We at CatSynth feel there is no better way to celebrate Superb Owl Day than with “owlsynth pics”. Here is our stuffed owl atop our main modular system.
And with our trusty Roland Boutique VP-03 vocoder.
And with our Arturia MiniBrute 2.
(Definitely need to tidy up a bit there.)
Owls are quite captivating as they are so different from other birds, even from other birds of prey. We all know their unique front-facing faces and nocturnal behavior. But they also have amazing auditory capabilities.
Both the cat and the Barn Owl have much more sensitive hearing than the human in the range of about 0.5 to 10 kHz. The cat and Barn Owl have a similar sensitivity up to approximately 7 kHz. Beyond this point, the cat continues to be sensitive, but the Barn Owl’s sensitivity declines sharply.
Some Owl species have asymmetrically set ear openings (i.e. one ear is higher than the other) – in particular, the strictly nocturnal species, such as the Barn Owl or the Tengmalm’s (Boreal) Owl. These species have a very pronounced facial disc, which acts like a “radar dish”, guiding sounds into the ear openings. The shape of the disc can be altered at will, using special facial muscles. Also, an Owl’s bill is pointed downward, increasing the surface area over which the sound waves are collected by the facial disc. In 4 species (Ural, Great Grey, Boreal/Tengmalm’s & Saw-whet), the ear asymmetry is actually in the temporal parts of the skull, giving it a “lop-sided” appearance.
Cat with a vintage Roland Jupiter-4 synthesizer. By Matt Vraja via Facebook.
The Jupiter-4 was a transitional synth in Roland’s early offerings, from the more modular mono-synths to its dominant analog and digital models from the 1980s.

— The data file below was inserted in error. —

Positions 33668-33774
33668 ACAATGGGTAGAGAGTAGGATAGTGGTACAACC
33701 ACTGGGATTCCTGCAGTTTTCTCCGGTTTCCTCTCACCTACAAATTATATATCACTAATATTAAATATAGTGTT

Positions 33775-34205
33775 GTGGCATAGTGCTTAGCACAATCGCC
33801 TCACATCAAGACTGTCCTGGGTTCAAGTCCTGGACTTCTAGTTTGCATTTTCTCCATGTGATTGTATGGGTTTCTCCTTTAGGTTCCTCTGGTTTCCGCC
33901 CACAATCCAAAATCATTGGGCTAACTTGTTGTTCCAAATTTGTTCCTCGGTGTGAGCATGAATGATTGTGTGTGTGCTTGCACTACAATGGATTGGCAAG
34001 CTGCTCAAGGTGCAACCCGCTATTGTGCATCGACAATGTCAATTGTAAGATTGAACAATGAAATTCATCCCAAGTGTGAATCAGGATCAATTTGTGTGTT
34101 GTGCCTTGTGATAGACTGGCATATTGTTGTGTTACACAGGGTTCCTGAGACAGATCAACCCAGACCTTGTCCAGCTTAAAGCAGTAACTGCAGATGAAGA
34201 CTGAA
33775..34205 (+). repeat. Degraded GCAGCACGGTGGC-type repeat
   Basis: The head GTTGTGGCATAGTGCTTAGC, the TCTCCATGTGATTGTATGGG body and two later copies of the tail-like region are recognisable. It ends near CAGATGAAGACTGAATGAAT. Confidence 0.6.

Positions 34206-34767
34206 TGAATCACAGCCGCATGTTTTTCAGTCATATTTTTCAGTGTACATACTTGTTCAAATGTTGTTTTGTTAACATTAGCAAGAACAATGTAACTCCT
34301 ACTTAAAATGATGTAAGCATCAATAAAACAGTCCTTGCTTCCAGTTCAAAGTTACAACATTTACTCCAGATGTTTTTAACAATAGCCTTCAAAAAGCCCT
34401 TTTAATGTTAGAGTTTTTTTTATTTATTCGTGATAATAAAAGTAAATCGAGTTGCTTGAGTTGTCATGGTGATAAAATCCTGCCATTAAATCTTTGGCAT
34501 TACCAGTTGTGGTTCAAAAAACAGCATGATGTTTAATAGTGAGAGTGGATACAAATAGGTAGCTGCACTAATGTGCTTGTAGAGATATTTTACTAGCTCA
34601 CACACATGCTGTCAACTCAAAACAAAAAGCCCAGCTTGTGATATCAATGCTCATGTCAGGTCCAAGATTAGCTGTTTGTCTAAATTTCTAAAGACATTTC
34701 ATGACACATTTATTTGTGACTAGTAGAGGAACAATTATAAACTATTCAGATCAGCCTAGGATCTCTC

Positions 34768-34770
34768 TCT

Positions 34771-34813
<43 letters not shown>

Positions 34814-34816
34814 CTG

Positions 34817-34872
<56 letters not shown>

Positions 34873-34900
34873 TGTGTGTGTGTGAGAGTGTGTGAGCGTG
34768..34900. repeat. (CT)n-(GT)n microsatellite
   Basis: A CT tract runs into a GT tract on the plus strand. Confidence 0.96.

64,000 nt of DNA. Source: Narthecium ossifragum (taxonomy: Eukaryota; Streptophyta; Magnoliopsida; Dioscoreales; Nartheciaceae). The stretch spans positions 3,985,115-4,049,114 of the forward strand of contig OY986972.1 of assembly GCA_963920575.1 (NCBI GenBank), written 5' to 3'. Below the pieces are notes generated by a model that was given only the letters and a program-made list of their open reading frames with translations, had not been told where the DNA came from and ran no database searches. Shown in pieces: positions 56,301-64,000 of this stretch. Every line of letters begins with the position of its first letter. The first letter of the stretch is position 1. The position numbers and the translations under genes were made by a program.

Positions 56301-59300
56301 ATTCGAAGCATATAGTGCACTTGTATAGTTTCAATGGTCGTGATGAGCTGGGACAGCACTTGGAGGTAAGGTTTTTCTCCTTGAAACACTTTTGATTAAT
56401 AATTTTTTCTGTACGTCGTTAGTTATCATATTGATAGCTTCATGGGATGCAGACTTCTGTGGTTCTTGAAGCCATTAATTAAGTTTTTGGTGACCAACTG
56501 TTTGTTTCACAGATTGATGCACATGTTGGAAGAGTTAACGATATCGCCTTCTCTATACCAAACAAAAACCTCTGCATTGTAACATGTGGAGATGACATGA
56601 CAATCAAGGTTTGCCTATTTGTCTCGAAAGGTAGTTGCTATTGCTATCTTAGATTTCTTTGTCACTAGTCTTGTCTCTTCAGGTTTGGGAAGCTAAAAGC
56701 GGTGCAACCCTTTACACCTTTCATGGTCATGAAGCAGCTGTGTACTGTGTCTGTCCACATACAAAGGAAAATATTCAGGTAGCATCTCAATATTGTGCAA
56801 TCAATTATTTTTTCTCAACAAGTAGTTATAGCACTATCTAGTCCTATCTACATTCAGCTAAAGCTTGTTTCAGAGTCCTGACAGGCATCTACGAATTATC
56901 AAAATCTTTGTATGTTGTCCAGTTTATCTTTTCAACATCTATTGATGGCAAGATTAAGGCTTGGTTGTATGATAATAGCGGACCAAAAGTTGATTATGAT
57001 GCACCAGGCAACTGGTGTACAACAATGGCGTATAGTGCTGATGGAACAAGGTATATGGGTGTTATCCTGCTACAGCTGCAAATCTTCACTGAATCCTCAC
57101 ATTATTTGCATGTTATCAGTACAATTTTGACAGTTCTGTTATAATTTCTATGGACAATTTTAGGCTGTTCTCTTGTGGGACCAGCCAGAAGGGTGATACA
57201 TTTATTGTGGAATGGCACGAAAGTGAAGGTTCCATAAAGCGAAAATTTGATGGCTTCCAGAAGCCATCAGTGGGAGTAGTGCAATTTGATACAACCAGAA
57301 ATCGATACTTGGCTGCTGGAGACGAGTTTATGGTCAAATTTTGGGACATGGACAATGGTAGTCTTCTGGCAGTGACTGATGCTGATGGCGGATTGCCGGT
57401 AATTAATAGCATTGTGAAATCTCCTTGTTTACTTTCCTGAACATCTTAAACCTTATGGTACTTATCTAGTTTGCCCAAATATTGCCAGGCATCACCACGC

The first Jupiter synth. It was among one of the first poly synthesizers (4 individual voices which could be synced together for one fat monophonic lead), it had a pitch wheel that could be assigned to the VCA, VCF, VCO or all together, there are 8 memory locations and a cool arpeggiator – the arpeggiator can be heard in the Duran Duran classic, “Rio”. It also has a very slow LFO for those ever-so-long filter sweeps. Pretty good for 1978!
Syd struts down a Roland Juno 60 with maximum floof effect. From Moustafa Ismail via the Facebook group Synthesizer Freaks.
A bit more on the Roland Juno 60, one of the classics:
Among the first in Roland’s amazing Juno family! Six analog voices of polyphony and patch memory storage!! The Juno-60 sounds great, however, like the Juno-6 it lacks MIDI control. The Juno-60 includes 56 patches of memory storage. The Juno-60 is still popular due in part to opinions that it sounds better (punchier) than the Juno-106. The Juno-6 and 60 are very rich sounding synthesizers and are great analog machines as long as you can withstand the absence of MIDI control.